Scott Hechinger, attorney and policy director for the Brooklyn Defender Services, has a fascinating op-ed in today’s New York Times, calling for the end of mandatory minimums. He argues that one of the problems with mandatory minimums is that they make police misconduct more difficult to manage.
From the perspective of negotiation, mandatory minimums represent a “credible threat” that prosecutors can use to convince a defendant to take a plea deal. One possible upside of mandatory minimums is that they remove some discretion from prosecutors (and judges) and create more “knowns” in a process that is largely opaque. But this loss of discretion arguably makes bargaining power even more disparate in favor of the prosecution, which can use the minimums as strong negative leverage in the negotiation. This leverage, in addition to the prosecution’s already large number of persuasive tools (e.g., exploding offers, adding enhancements and charges, etc.), helps explain why even innocent people might choose to take a plea.
Hechinger takes this analysis a step further, pointing out that mandatory minimums in the plea bargaining context make possible continued abuses on the part of police. Most people plead guilty (95% of all convictions are from guilty pleas). Once people have pled guilty, they can no longer argue that the police acted in violation of their Constitutional rights. In other words, the guilty plea serves to insulate bad cops from being held accountable for their misconduct. And because mandatory minimums make guilty pleas easier to get, they likewise make police misconduct easier for the criminal justice system to ignore.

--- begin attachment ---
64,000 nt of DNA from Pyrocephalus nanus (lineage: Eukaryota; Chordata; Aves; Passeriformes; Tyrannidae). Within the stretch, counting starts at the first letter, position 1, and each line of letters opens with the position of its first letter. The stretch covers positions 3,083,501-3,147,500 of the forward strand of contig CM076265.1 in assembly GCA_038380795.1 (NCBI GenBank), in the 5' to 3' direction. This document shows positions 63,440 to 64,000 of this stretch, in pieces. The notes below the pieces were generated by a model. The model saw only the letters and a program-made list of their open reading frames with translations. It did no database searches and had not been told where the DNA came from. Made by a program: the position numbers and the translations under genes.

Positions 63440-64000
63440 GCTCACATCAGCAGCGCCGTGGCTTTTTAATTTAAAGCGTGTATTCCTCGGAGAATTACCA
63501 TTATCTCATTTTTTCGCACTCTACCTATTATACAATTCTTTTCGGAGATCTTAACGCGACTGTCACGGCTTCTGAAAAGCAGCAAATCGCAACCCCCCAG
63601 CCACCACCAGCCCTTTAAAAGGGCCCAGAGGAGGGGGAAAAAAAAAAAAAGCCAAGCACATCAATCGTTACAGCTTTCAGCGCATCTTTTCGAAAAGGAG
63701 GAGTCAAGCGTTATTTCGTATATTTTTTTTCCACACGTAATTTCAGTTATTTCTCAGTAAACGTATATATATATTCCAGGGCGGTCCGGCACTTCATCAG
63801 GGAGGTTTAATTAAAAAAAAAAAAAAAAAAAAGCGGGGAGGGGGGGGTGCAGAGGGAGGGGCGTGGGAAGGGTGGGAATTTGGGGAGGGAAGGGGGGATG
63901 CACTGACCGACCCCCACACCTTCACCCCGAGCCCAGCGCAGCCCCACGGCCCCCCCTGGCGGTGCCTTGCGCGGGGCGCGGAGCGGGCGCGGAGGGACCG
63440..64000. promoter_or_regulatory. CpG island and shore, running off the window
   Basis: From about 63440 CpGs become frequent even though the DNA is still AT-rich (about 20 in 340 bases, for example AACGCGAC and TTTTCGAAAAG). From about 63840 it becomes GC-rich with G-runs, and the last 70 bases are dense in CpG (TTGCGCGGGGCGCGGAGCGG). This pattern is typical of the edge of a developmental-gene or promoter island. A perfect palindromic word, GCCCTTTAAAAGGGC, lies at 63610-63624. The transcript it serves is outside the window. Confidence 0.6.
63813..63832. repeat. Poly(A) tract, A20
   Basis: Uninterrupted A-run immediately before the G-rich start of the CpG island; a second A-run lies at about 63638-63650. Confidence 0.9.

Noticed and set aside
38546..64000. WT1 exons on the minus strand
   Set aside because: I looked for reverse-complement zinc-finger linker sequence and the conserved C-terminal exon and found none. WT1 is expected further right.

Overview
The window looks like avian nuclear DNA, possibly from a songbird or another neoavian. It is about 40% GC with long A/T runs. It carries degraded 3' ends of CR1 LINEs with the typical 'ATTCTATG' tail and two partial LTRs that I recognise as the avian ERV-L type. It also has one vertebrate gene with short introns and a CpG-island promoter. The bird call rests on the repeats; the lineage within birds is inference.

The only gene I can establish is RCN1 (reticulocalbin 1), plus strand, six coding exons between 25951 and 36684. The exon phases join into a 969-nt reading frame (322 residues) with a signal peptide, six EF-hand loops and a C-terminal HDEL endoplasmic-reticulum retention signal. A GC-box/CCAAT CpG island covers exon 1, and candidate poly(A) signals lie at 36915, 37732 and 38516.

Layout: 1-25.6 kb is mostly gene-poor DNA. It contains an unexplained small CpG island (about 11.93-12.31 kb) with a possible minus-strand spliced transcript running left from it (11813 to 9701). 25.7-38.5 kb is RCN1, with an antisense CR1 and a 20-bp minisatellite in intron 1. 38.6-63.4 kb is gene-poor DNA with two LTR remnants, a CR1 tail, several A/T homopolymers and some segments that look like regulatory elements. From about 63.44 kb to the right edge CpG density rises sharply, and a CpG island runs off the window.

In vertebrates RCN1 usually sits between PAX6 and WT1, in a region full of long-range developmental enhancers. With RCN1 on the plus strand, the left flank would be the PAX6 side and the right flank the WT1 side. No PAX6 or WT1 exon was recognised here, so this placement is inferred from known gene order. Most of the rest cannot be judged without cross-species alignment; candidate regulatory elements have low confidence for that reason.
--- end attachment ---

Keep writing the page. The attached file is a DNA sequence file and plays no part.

Related to all this, I received a notice from Carolina Academic Press yesterday stating that Andrea and Cynthia’s book, Negotiating Crime, is coming out this October! Not a moment too soon.
3 thoughts on “Mandatory Minimums and Plea Bargaining”
This article presents a couple interesting points about the pros and cons of mandatory minimums. I think the author made a strong point when discussing how mandatory minimums remove some discretion from the prosecution. This removes some abuse of power by the prosecution in the types of sentences they offer when offering a plea bargain. With the mandatory minimum being the highest sentence they can threaten, the accused knows he is not getting an answer from the prosecution that is way out of proportion. However, with these mandatory minimums, it almost suggests the accused to take any deal that the prosecution offers that is less than the mandatory minimum. This packs on some added pressure for the accused to accept the deal and perhaps even takes away some bargaining power on their end.
Further, I do agree that mandatory minimums can act as a shield for police misconduct. With the added pressure of accept a deal because it is even just a smidge less than the minimum, there is no further review, it ends here. The accused cannot appeal the decision when he/she pleads guilty. Thus, if there was any police misconduct, it is buried away. This could potentially lead to a cycle of repeated police misconduct because it is easier for them to “get away” with their actions where mandatory minimums apply.